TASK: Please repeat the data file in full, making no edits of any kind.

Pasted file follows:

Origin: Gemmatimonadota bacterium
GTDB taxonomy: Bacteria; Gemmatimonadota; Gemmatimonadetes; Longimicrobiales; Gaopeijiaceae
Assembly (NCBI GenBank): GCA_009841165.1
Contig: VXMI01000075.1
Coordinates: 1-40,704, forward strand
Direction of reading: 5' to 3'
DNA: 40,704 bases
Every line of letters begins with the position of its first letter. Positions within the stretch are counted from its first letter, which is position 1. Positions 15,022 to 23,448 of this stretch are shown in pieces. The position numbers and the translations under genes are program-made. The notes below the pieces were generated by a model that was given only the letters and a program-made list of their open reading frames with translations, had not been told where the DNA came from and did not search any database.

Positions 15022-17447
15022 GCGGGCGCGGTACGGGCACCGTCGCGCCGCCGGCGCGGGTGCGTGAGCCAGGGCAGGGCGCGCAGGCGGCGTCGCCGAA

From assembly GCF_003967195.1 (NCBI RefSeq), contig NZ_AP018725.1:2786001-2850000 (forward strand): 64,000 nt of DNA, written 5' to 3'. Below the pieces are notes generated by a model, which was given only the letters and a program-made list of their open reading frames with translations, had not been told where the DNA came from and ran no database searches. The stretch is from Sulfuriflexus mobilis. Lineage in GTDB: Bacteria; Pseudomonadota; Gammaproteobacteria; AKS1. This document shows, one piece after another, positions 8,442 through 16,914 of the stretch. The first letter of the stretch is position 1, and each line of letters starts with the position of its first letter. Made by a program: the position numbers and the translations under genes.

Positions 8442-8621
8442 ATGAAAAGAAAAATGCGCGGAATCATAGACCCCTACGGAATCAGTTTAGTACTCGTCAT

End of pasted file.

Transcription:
Origin: Gemmatimonadota bacterium
GTDB taxonomy: Bacteria; Gemmatimonadota; Gemmatimonadetes; Longimicrobiales; Gaopeijiaceae
Assembly (NCBI GenBank): GCA_009841165.1
Contig: VXMI01000075.1
Coordinates: 1-40,704, forward strand
Direction of reading: 5' to 3'
DNA: 40,704 bases
Every line of letters begins with the position of its first letter. Positions within the stretch are counted from its first letter, which is position 1. Positions 15,022 to 23,448 of this stretch are shown in pieces. The position numbers and the translations under genes are program-made. The notes below the pieces were generated by a model that was given only the letters and a program-made list of their open reading frames with translations, had not been told where the DNA came from and did not search any database.

Positions 15022-17447
15022 GCGGGCGCGGTACGGGCACCGTCGCGCCGCCGGCGCGGGTGCGTGAGCCAGGGCAGGGCGCGCAGGCGGCGTCGCCGAA

From assembly GCF_003967195.1 (NCBI RefSeq), contig NZ_AP018725.1:2786001-2850000 (forward strand): 64,000 nt of DNA, written 5' to 3'. Below the pieces are notes generated by a model, which was given only the letters and a program-made list of their open reading frames with translations, had not been told where the DNA came from and ran no database searches. The stretch is from Sulfuriflexus mobilis. Lineage in GTDB: Bacteria; Pseudomonadota; Gammaproteobacteria; AKS1. This document shows, one piece after another, positions 8,442 through 16,914 of the stretch. The first letter of the stretch is position 1, and each line of letters starts with the position of its first letter. Made by a program: the position numbers and the translations under genes.

Positions 8442-8621
8442 ATGAAAAGAAAAATGCGCGGAATCATAGACCCCTACGGAATCAGTTTAGTACTCGTCAT